Looking at the walls before me, my eyes flit from one image to another, trying to take in the bounty of Maui County’s amateur and professional photographers. I was down in Lahaina Art’s Society’s Old Jail Gallery, about to judge the 7th Annual Photo Maui competition. Open to Maui County photographers, entries included images from some that were just starting their photographic journey, through seasoned pros. Along with underwater photographer, Douglas Hoffman, we had our work cut out for ourselves: over 100 images in three categories and two divisions had to be scrutinized and decisions made on which was the best of the best.
Sometimes, judging a photo competition can be an interesting proposition, especially if the other judges don’t see eye-to-eye. I’ve been privy to jury a couple competitions, where judges have butted heads on miniscule nuances and the “intent” of the artist. Douglas and I were on the same wave length, adjudicating on composition, technical merit, contrast ratio and the photographer’s understanding and use of light. There were three occasions where we disagreed, but after thoughtful explanation of our feelings towards a piece, final decisions were rendered. Our only disappointment was the lack of Honorable Mention awards, as there were many images that were award or note-worthy, and in some cases we literally had to split hairs to decide on first, second and third place – the competition was incredibly fierce!
Last night was the opening and awards ceremony, and it was great to see the photographic community out in force, checking out everyone’s work and waiting to see who would take home medals and prizes. Oh yeah, the prizes were pretty cool: an Epson printer, Nik software collection, Hahemühle FineArt paper, a Western Digital portable hard drive, whale watch photo trips, Photoshop plugins from Topaz labs and a lot more.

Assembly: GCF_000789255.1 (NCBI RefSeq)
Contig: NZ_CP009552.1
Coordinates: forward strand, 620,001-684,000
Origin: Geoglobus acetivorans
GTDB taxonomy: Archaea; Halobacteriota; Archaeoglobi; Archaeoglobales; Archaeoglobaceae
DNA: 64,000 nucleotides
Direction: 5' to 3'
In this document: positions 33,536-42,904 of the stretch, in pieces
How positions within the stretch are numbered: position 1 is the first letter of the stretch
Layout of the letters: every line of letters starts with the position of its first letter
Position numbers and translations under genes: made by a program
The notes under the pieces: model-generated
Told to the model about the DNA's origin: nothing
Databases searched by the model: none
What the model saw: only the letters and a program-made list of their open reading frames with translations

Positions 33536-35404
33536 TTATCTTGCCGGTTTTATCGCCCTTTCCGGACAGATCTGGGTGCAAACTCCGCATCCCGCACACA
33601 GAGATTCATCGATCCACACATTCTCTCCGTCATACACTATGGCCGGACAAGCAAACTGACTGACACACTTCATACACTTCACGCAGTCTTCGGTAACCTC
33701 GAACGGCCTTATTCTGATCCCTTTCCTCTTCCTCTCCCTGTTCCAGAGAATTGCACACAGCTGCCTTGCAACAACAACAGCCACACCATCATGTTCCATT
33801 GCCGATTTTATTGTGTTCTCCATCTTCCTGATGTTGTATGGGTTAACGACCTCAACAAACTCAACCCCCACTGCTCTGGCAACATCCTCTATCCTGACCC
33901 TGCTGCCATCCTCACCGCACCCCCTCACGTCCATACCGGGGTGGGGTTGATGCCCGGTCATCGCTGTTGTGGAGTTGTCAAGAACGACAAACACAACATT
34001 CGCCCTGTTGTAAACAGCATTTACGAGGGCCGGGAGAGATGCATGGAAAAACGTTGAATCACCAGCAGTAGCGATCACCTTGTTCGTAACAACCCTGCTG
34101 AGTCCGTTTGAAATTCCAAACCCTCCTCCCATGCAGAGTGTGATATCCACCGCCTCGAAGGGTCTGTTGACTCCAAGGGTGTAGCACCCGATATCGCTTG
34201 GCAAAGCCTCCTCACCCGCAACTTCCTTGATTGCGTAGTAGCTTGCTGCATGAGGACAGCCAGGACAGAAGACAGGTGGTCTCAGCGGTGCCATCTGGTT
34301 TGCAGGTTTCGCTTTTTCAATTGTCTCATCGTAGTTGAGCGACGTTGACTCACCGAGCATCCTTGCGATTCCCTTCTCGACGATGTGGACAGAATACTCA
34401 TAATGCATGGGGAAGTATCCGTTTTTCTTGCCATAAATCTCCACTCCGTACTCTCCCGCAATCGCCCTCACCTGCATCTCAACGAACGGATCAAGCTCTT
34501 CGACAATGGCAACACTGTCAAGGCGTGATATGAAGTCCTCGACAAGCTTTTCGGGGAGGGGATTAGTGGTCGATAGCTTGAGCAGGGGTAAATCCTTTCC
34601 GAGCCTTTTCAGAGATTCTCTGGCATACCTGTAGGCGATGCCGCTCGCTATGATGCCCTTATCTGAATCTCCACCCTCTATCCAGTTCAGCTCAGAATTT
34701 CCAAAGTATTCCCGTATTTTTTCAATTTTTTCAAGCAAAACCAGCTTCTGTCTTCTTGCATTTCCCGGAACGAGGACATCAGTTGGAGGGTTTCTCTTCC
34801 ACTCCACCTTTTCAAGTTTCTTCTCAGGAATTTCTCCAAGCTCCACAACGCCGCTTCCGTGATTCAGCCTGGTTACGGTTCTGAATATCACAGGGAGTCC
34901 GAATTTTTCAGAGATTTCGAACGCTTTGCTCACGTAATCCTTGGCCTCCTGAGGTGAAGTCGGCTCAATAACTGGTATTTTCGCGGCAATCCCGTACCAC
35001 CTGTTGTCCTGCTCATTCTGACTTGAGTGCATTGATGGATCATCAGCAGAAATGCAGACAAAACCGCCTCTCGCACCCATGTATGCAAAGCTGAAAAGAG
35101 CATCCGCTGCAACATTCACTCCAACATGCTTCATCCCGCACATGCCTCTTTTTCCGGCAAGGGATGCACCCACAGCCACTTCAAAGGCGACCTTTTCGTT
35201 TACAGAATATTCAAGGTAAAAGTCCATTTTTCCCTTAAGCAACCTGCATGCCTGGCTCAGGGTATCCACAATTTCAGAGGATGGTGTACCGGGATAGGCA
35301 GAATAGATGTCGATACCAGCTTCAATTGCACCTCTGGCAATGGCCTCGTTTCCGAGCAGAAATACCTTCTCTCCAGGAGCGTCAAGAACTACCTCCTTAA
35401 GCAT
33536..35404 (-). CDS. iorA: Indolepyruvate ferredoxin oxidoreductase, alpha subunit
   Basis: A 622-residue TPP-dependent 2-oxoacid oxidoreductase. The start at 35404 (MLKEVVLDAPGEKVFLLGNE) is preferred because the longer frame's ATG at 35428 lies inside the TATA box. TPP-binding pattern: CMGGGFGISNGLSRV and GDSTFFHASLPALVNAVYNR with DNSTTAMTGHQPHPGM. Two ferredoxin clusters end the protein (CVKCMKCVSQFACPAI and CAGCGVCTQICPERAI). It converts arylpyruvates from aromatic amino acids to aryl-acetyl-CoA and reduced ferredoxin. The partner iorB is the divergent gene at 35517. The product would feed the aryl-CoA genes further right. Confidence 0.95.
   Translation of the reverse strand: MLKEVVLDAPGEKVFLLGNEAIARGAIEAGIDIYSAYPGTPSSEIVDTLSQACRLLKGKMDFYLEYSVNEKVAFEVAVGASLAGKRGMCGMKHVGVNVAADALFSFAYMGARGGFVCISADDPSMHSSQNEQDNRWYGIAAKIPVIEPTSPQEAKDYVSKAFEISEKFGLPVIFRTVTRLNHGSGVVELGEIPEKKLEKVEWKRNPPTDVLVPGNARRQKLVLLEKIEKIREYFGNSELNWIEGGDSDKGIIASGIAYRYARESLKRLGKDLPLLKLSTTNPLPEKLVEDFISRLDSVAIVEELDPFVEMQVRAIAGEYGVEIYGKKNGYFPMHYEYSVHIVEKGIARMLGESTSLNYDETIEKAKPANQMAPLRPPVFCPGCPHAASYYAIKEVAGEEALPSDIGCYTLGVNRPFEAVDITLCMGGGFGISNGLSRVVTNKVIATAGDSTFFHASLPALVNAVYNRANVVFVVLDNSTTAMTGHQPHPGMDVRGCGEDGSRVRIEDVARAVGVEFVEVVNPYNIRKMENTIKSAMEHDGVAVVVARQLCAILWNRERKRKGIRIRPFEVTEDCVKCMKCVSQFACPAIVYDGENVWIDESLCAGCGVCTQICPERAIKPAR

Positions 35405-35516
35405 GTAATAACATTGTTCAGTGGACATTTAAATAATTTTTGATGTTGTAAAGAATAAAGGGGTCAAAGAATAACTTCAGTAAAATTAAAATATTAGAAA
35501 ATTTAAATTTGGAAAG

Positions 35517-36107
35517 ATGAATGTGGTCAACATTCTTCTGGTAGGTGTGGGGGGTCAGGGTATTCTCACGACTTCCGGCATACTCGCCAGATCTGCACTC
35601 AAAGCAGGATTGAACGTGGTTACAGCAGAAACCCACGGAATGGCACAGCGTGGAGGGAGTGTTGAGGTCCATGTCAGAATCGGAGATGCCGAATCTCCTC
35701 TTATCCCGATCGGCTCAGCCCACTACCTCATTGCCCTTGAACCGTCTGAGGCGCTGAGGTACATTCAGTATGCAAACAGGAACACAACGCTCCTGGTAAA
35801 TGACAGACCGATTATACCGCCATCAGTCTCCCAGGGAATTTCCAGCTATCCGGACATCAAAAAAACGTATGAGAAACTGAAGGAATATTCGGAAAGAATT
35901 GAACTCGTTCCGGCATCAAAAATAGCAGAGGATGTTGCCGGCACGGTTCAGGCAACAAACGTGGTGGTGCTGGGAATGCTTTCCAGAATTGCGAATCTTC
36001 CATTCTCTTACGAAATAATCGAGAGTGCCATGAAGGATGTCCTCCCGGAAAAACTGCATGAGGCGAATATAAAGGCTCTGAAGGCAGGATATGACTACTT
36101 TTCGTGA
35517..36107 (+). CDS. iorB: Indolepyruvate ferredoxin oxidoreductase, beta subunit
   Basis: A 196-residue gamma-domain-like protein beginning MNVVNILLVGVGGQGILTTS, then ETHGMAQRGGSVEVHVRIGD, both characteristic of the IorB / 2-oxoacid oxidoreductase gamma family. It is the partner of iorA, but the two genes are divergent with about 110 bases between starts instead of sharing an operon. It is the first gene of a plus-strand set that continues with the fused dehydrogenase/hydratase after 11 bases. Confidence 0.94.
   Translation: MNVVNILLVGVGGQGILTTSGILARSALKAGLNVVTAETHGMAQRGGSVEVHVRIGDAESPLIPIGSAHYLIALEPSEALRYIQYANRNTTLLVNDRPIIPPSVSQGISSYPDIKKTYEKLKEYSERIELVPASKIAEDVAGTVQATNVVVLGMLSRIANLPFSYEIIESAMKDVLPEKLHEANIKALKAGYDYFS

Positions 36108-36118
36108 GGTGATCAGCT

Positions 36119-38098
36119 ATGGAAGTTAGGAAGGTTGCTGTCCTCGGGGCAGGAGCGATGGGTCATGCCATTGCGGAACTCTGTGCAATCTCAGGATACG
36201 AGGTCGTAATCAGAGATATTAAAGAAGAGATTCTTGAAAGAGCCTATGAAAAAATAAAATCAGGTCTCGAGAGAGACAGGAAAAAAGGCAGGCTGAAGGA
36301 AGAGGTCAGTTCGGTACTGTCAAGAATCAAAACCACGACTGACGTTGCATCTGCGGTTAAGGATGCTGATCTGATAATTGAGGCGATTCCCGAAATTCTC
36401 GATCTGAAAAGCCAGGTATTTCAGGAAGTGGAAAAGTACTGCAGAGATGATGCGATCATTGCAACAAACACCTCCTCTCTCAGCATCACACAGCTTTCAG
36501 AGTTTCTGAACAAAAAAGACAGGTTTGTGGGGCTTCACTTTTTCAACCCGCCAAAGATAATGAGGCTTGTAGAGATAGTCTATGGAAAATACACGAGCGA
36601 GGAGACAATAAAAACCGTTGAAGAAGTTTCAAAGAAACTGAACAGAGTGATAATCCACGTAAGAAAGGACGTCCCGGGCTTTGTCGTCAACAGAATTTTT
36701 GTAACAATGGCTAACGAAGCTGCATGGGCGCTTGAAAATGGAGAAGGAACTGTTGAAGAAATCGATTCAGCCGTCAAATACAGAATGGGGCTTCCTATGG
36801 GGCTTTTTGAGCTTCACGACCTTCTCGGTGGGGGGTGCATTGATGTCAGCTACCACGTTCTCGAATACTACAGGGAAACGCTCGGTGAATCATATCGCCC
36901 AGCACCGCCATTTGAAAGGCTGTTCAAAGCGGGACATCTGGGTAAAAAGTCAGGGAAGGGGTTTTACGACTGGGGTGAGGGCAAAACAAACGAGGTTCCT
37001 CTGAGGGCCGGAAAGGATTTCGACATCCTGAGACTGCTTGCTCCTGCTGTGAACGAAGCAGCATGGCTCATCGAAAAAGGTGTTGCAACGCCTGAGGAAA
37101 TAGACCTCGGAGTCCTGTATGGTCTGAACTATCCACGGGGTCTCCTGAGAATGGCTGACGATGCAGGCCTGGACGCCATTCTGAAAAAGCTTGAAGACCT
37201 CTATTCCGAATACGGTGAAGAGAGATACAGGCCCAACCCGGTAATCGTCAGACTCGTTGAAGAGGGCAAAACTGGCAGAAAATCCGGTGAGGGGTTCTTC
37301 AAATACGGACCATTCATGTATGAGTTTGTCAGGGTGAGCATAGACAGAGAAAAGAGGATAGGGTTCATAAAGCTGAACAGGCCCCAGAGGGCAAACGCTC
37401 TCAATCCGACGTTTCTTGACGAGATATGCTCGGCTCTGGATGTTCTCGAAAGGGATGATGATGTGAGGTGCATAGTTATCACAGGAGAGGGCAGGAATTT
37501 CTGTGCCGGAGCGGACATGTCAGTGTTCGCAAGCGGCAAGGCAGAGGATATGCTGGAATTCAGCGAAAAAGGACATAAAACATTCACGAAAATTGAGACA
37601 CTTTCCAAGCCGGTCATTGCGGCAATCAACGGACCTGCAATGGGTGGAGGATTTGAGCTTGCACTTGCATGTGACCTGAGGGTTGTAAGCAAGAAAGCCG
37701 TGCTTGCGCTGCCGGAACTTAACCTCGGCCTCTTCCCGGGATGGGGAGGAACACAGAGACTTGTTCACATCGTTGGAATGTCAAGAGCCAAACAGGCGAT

One of the things I like about adjudicating a photography exhibition is interacting with others who are passionate about capturing light, and talking story about the merits of the images presented. Long-time Maui resident and shooter, Randy Sherman, took third place in Professional Monochrome with an incredible image of a myriad of tropical leaves and flowers, reminiscent of Eliot Porter’s “Order from Chaos” series. Randy’s image depicted an incredible range of tonal contrasts, which lead the viewer’s eye on a continual path that was mesmerizing.
By far, the Professional Digitally Enhanced category drew the most entrants, and the creative use of technology, to take mind-bending imagery to the next level. In a few images, HDR and creative masking stretched the viewable light to more than 15-stops, and panorama stitching was taken to the extreme by Fernando Arbarello – a massive 20-image cityscape panorama shot at night – who proved an incredible image can be created with patience and persistence.
At night’s end, it was great to see so many smiling faces, and medals hung around the necks of the winners, friends were made and techniques shared. And to see a community of photographers come together and support a good cause (all the entry fees went to Lahaina Arts Association, who provides free art classes to kids on Maui and Molokai), is a great thing.